The claim received over 2 million views. It is also seen that the claim has been circulated by other social media accounts.

→ The findings of the study were presented at the annual meeting of the Society of Integrative and Comparative Biology in January 2024.
→ Research by Cara Love and colleagues reveals that wolves living around the Chernobyl nuclear power plant mutated their genes to develop immunity and resistance to cancer.
→ Love and colleagues hope that the study may eventually identify proactive mutations that could improve people's chances of survival in the fight against cancer.

The Most Serious Accident in Nuclear Power History: Chernobyl

Knife attack at a shopping mall in Australia Knife attack at a shopping mall in Australia

The April 26, 1986 nuclear reactor accident at the Chernobyl Nuclear Power Plant in the Soviet Union (now Ukraine) is considered the most serious accident in the history of nuclear energy. The explosion and subsequent fire in the fourth reactor caused a massive release of radioactive material. The accident had long-term effects on both the environment and human health. Immediately after the accident, a large area around the reactor was evacuated. This area, known as the "Chernobyl Forbidden Zone", was closed to human habitation. The health effects of the accident have continued to be studied over the years. The Chernobyl accident led to a review of nuclear safety standards and increased international cooperation. The causes of the accident include design flaws and inadequate training and poor judgment of the personnel operating the reactor. The cleanup and remediation after the accident took decades, and there are still some ongoing efforts to manage some of the impacts.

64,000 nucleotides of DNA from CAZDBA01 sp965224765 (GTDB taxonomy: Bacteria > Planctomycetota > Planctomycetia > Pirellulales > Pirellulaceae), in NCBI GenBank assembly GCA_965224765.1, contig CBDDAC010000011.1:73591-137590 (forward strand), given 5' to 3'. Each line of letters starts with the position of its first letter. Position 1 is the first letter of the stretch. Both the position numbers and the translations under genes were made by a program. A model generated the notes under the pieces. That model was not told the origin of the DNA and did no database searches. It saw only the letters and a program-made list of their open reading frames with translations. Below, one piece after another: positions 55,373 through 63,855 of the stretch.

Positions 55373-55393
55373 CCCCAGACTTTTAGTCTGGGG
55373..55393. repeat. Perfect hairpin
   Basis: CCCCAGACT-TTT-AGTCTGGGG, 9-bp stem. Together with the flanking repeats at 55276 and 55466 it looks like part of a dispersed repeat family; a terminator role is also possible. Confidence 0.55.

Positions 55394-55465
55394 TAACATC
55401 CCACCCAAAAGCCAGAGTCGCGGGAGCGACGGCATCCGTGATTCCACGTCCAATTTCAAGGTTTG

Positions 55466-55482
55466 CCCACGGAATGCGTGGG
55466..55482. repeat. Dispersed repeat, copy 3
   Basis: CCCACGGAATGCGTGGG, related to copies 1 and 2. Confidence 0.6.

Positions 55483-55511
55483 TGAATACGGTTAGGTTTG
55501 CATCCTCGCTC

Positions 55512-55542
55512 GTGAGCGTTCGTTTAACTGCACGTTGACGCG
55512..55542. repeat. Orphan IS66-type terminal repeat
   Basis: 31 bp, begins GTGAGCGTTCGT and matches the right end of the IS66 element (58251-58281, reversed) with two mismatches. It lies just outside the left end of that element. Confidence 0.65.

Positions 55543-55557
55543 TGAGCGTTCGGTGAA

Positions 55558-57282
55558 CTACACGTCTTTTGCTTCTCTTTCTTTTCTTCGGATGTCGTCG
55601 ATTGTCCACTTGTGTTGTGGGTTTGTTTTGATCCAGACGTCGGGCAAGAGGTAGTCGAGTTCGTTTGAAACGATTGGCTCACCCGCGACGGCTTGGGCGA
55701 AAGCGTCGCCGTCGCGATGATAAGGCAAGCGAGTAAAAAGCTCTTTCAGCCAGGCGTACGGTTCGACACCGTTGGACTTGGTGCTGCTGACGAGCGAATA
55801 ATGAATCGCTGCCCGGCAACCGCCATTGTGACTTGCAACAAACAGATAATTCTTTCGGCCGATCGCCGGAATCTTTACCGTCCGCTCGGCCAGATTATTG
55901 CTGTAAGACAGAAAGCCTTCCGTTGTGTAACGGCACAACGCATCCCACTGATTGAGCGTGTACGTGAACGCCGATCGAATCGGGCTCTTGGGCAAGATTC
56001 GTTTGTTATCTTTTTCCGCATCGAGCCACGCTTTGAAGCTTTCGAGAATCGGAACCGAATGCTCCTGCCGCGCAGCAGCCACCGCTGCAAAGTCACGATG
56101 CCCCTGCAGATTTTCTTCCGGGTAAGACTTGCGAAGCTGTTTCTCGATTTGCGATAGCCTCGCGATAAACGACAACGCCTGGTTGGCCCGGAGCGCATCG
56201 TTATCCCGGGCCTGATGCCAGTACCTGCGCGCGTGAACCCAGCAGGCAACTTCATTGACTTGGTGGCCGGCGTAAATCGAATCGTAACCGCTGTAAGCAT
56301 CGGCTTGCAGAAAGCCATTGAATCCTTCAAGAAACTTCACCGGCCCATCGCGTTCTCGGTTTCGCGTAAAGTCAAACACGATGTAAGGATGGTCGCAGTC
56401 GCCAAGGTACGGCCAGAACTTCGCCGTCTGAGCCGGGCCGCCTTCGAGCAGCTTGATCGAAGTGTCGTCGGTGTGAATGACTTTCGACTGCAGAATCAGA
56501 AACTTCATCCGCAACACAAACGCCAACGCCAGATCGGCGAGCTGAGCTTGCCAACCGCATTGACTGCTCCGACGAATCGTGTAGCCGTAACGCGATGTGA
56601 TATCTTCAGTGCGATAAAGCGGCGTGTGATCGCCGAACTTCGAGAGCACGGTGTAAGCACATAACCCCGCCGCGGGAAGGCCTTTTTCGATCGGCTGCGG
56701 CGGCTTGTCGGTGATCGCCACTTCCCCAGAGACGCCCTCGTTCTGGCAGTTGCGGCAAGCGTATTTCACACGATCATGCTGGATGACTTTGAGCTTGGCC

At Chernobyl, wolves develop cancer-resistant cells

A search on the claim in the post yielded many news articles. They refer to the work of evolutionary biologist Cara Love from Princeton University. Love presented this work at the "Society for Integrative and Comparative Biology Annual Meeting (2024)". The study, titled "Multilevel examination of radiation stress and signatures of selection in Chernobyl wolves", was conducted by three other researchers besides Love. 

The study emphasized that examining the complex relationship between contaminant exposure, physiological responses and evolutionary changes in wild populations is critical to understanding the effects of human-induced environmental change. In this context, the results of generations of radiation exposure to gray wolves living in the Chernobyl Exclusion Zone, where public access and settlement is prohibited, were investigated. The study found lineage-specific differences in several genomic regions that overlap with genes linked to cancer physiology. As a result, it was found that wolves living in the Chernobyl exclusion zone genetically mutated their immune systems and developed a certain level of resistance to cancer.
According to the studies, wolves living in this environment are exposed to 11.28 millirems of radiation per day throughout their lives, more than six times the accepted safe radiation limit for humans. Love and his colleagues also note that unlike normal wolves, their immune systems are similar to those of humans undergoing radiation therapy. Although events such as COVID-19 and the invasion of Ukraine have prevented them from traveling to the region in recent years, the research team hopes that the study could eventually identify proactive mutations that could improve people's chances of survival in the fight against cancer. 

The claim that Chernobyl worms mutated by radiation and developed immunity to cancer is true.